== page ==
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Thread: Can I fix this?

  1. #1
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    Can I fix this?

    I've recently had the luck of picking up a free frame-- a vintage lotus.

    but the downside is that there is a pretty big fracture on the downtube, going almost all the way around the tube. I've thought about doing something like a fillet braze across the gap, but I'm afraid it might prove to be the weak point in the frame. Tig welding seems like the safer choice, but I don;t have access to that kind of equipment.

    here's a pic of the gash. The previous owner sawed off the brazon shifter bosses and went a little too deep.

    Mind you, I've never done any type of brazing before, so any input is welcomed
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  2. #2
    DRF aka Thrifty Bill wrk101's Avatar
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    If you do a search, you will find Tig welding to be routinely recommended. A nice Lotus is worth the cost, if you can find someone to do it. You need a professional welder to take care of it. I hate to see a Lotus ruined like this. I love my 84 Classique.



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    Can be fixed? yes it can. How? If you know how to use a oxyacetylene, flux and stuff i tell you how. With tig will look too rough, it is easier but nah... oxyacetylene it is the way to go.

    Basically u have to braze a metal sleeve (use another downtube piece from a junk bike) inside. Once you are done, sand it really well and you are done.

    I would recommend to post this into the frame builders thread. I mean if you don't know how to use a torch better find somebody to do it for you. The finishing doing it this way is way better than using TIG in my opinion.

    Easier to say than do it anyways. I have seen my master builder do it several times and for him is pretty easy. 30 mins or so.

    Good luck

  4. #4
    Senior Member biker128pedal's Avatar
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    It's a lug frame. Couldn't the tube be replaced?
    Mike
    Madone 5.0, Old Trek 412, Shogun 1500
    Diamondback Topanga frame (Warranty replacement of broken Raleigh)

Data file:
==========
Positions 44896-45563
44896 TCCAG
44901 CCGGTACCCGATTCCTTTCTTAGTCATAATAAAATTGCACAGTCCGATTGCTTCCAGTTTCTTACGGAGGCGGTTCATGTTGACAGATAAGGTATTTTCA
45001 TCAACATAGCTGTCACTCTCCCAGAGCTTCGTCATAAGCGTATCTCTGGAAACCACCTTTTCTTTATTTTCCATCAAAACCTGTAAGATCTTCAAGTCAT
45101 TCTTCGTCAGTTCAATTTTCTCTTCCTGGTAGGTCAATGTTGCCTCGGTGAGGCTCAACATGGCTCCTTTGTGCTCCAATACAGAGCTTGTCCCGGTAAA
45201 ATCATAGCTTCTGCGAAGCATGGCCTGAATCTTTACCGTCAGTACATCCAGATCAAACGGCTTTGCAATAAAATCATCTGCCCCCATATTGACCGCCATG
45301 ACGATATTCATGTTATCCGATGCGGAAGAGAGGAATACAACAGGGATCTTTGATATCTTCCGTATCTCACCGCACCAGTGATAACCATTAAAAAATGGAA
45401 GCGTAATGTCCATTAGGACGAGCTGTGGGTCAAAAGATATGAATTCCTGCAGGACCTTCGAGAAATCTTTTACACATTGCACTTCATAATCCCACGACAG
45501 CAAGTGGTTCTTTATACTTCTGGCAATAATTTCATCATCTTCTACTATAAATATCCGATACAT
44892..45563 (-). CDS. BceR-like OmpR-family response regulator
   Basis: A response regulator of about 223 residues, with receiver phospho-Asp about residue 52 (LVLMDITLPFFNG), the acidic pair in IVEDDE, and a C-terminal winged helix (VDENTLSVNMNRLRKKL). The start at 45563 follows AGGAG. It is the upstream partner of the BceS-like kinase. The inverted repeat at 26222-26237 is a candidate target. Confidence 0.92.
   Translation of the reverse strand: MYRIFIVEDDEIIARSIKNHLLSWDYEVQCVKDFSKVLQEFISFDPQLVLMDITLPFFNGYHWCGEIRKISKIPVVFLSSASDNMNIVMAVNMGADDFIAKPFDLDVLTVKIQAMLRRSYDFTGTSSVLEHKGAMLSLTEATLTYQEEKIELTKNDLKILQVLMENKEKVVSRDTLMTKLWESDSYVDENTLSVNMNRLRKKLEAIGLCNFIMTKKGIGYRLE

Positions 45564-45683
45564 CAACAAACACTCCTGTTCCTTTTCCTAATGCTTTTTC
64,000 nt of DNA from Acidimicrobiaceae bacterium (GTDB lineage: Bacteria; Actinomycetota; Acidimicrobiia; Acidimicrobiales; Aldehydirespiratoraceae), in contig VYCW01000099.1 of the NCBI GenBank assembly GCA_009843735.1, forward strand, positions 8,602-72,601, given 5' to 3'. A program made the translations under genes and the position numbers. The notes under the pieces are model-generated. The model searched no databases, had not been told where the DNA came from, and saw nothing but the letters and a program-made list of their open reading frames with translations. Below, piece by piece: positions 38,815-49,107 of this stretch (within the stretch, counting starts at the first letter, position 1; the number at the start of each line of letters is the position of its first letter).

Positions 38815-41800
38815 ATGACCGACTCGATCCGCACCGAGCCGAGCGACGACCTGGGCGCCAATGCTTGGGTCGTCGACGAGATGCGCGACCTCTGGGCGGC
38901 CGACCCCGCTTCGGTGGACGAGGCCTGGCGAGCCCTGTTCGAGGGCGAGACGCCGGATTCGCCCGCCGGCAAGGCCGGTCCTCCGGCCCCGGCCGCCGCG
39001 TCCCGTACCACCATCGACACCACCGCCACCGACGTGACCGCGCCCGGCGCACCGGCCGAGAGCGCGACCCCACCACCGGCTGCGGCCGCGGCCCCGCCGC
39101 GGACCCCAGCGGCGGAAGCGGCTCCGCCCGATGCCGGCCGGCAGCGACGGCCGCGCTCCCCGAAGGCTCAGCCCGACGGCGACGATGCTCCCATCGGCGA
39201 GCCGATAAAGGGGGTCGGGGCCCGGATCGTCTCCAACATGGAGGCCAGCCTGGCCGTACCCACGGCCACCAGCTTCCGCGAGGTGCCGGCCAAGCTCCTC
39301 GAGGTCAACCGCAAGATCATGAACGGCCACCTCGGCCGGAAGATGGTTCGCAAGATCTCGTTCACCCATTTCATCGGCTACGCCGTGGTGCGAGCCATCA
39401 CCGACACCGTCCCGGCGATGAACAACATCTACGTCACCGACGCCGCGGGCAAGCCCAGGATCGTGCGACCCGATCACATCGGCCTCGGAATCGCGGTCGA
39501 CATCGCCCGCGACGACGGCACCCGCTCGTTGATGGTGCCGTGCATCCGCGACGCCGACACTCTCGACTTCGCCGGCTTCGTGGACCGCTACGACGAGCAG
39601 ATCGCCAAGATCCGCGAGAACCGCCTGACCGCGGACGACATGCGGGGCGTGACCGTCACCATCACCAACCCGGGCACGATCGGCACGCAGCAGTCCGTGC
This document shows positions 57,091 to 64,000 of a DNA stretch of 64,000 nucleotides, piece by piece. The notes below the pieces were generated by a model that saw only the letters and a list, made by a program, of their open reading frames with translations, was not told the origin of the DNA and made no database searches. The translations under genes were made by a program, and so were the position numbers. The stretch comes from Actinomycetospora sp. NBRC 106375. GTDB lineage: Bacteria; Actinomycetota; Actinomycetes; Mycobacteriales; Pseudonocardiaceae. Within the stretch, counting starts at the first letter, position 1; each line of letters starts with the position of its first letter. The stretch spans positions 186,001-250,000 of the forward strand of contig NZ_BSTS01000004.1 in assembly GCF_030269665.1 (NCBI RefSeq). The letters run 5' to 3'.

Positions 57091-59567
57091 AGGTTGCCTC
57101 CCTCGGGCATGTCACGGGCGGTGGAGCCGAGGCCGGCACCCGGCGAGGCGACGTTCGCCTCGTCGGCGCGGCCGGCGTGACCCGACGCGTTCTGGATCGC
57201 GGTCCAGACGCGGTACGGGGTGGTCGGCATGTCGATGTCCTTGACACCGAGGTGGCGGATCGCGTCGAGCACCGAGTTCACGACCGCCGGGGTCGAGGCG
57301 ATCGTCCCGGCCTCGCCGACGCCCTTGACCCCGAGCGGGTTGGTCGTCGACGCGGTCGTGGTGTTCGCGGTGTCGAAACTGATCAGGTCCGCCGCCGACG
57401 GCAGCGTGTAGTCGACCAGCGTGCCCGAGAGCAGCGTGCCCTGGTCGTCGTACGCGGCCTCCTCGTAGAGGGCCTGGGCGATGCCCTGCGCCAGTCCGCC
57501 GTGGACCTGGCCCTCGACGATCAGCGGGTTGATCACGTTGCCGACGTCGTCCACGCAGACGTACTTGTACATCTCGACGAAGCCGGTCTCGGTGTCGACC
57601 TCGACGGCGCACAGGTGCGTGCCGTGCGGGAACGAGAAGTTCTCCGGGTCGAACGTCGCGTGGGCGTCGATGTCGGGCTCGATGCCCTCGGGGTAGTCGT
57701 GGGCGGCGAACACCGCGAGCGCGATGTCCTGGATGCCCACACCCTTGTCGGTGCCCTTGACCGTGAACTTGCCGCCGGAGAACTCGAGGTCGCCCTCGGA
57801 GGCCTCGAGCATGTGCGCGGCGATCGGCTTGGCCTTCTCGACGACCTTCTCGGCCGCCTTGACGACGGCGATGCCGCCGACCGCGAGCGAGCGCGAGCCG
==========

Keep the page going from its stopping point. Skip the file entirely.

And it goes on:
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    Senior Member FlatFender's Avatar
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    Quote Originally Posted by biker128pedal View Post
    It's a lug frame. Couldn't the tube be replaced?
    Probably wouldnt cost much more than having it welded.

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    yes it can be replaced too. whats less expensive for you.,

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    This sounds like something I'd be interested in trying out-- DIY and low-budget

    how was the sleeve fitted inside the original tube? would there be a lot of cutting involved? My main concern is having the inner piece stay in place during brazing. And will a propane torch do instead of oxyacetelene? I know the temperature won;t go as high, but any chance it can be compensated for by a lower-temperature silver braze?

    wrk101: that is a great looking bike there! with some luck I'll be able to restore this bike to as fraction of its former glory

    Thanks for the replies everyone

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    I saw my master builder do the sleve trick many times. From what he told me one day the flux keep the sleeve in place, like glued it. What happens is that if you cut a tube the same diameter (technically a little bit smaller diameter, just cut a down tube piece from another bike and cut it in the middle then u'll be able to put it inside) than the down tube and you put it inside, the sleeve will fit pretty tight and barely move. Always u can use a pin or something to be sure it is in the right position, then cut it or something.